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Economist Ron Wonnacott believed in benefits of free trade

Economist Ron Wonnacott, right, with his brother Paul Wonnacott.

Courtesy of the Family.

Ron Wonnacott and Donald Trump wouldn't have seen eye-to-eye on the issue of free trade. The star Canadian economist, who has died at the age of 87, was a strong proponent of free trade between Canada and the United States long before the Free Trade Agreement (FTA) of 1988 and NAFTA, the expanded agreement that included Mexico.

Dr. Wonnacott, who was mentally sharp until the end, marvelled at Mr. Trump's attacks on free trade, a topic he studied all his life and which was the subject of his doctoral thesis at Harvard.

"Trade is like technological change. Both provide benefits by increasing efficiency and lowering price," Dr. Wonnacott said around the time of the U.S. presidential election in 2016. "While both [technology and trade] eventually offer greater opportunity and eventually new jobs, both in the short term displace some workers. This provides a platform for populist politicians."

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For four decades, Dr. Wonnacott was a professor of economics at the University of Western Ontario. He quietly produced a vast volume of work on the subject of free trade.

"Ron was a superb economist and a leading figure in making free trade part of Canadian public policy," says Grant Reuber, who was head of the economics department at the University of Western Ontario, and later vice-chairman of the Bank of Montreal. "A study written by him and his brother influenced the argument in favour of free trade."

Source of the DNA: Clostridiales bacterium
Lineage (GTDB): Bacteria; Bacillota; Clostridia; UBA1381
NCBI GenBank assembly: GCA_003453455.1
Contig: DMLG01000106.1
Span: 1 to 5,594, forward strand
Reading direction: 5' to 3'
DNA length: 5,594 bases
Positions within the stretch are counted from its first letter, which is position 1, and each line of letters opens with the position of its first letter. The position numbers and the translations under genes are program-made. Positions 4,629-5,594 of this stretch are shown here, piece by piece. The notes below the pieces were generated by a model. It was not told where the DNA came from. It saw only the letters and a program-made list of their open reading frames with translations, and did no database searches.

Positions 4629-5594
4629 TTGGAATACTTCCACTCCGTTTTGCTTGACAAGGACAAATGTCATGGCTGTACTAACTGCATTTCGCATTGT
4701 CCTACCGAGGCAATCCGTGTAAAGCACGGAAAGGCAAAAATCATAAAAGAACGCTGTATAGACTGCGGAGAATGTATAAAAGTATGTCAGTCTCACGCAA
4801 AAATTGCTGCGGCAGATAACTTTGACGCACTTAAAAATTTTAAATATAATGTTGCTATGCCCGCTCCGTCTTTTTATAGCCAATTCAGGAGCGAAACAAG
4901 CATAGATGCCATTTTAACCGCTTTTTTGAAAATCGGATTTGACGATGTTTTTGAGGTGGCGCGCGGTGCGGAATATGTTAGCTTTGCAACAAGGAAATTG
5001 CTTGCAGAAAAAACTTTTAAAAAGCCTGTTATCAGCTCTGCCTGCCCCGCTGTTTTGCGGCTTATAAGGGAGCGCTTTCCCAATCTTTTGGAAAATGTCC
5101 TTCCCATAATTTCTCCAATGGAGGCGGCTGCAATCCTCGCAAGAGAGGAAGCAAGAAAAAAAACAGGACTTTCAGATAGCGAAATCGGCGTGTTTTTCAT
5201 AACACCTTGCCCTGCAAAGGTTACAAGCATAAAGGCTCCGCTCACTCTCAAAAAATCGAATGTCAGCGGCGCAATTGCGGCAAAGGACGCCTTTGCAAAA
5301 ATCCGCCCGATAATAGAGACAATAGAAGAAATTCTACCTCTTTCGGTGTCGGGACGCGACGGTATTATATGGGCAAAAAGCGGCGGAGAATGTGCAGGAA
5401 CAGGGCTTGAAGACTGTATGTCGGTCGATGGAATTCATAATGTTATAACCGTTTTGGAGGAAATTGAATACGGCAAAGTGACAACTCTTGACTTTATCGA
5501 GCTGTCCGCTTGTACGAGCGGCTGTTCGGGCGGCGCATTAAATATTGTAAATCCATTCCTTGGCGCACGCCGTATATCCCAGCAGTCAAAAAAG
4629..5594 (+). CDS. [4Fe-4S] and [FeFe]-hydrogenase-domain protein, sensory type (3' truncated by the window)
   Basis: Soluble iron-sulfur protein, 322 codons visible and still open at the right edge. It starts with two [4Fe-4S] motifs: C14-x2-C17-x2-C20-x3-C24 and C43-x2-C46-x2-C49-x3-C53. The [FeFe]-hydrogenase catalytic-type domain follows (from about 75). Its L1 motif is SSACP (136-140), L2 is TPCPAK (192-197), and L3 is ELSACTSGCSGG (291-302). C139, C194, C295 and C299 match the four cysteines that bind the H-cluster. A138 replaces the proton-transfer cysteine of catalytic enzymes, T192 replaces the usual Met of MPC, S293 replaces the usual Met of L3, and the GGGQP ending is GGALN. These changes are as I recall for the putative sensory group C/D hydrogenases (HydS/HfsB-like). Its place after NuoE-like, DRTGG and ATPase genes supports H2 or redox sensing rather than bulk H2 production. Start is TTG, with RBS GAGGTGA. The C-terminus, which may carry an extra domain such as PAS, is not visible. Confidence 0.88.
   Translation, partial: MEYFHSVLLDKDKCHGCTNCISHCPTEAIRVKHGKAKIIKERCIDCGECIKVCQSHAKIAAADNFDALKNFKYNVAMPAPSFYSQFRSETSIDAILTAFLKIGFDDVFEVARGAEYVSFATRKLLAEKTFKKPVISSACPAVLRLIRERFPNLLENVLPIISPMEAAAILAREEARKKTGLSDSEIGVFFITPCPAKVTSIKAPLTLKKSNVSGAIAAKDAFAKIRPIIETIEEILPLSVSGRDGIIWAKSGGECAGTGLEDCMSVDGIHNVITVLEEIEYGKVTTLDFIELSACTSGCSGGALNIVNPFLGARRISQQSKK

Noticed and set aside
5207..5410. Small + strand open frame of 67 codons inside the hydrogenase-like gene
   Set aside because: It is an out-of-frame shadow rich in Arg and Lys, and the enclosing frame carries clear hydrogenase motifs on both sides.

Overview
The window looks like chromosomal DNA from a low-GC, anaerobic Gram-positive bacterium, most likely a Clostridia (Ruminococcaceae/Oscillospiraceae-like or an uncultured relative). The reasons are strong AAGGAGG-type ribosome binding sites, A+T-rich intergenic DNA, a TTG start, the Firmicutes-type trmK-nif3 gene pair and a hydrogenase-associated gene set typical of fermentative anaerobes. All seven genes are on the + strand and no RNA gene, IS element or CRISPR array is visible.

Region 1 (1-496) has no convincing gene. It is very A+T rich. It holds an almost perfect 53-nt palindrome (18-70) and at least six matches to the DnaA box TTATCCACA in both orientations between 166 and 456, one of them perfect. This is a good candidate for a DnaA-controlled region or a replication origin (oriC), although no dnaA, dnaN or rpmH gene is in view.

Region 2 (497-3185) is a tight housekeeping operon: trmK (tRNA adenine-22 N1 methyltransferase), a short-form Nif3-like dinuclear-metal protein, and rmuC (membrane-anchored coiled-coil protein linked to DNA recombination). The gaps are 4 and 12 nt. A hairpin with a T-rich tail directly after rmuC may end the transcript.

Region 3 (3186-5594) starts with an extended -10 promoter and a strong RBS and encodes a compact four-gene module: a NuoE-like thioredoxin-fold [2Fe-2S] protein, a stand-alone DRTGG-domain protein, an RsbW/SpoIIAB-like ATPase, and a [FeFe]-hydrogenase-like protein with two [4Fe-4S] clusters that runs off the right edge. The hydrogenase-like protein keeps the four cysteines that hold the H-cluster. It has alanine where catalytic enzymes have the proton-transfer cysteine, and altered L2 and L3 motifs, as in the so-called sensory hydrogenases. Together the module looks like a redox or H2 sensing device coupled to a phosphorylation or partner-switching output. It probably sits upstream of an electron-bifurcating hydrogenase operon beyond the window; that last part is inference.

Ronald Johnston Wonnacott was born on Sept. 11, 1930, in London, Ont. His father, Gordon, taught Latin at South London Collegiate, but his passion was farming. He operated a 365-acre beef farm at Mount Brydges, 25 kilometres southwest of London in the heart of what was then tobacco country, though he chose not to grow the lucrative crop.

"My grandfather used to say he wanted to feed people, not kill people," said Rob Wonnacott, one of Ron's sons. When Ron was young, he worked on the family farm in the summers, earning money weeding between the rows of corn.

Ron went to South London Collegiate, where he was a star student, although often bored in class. He invented a mental baseball game where he would make moves by opening pages in a book, giving the illusion he was studying when in fact he was playing a game.

After high school, he travelled the world for a year and a bit, then studied economics at the University of Western Ontario, where he was gregarious as well as studious and was president of the student council, his only foray into politics, although his later work influenced many politicians in Canada.

In his final years at Western, he started courting Eloise Howlett; the two had first met in kindergarten, but the romance didn't blossom until university. They married in 1954.

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She worked in Boston at John Hancock, the big insurance firm, while her husband studied economics at Harvard starting in the fall of 1955. His doctoral thesis at Harvard in 1959 was an enthusiastic endorsement of free trade between Canada and the United States, with the rather dry title, An Input-Output Analysis of the Relationship of the Canadian and United States Economies.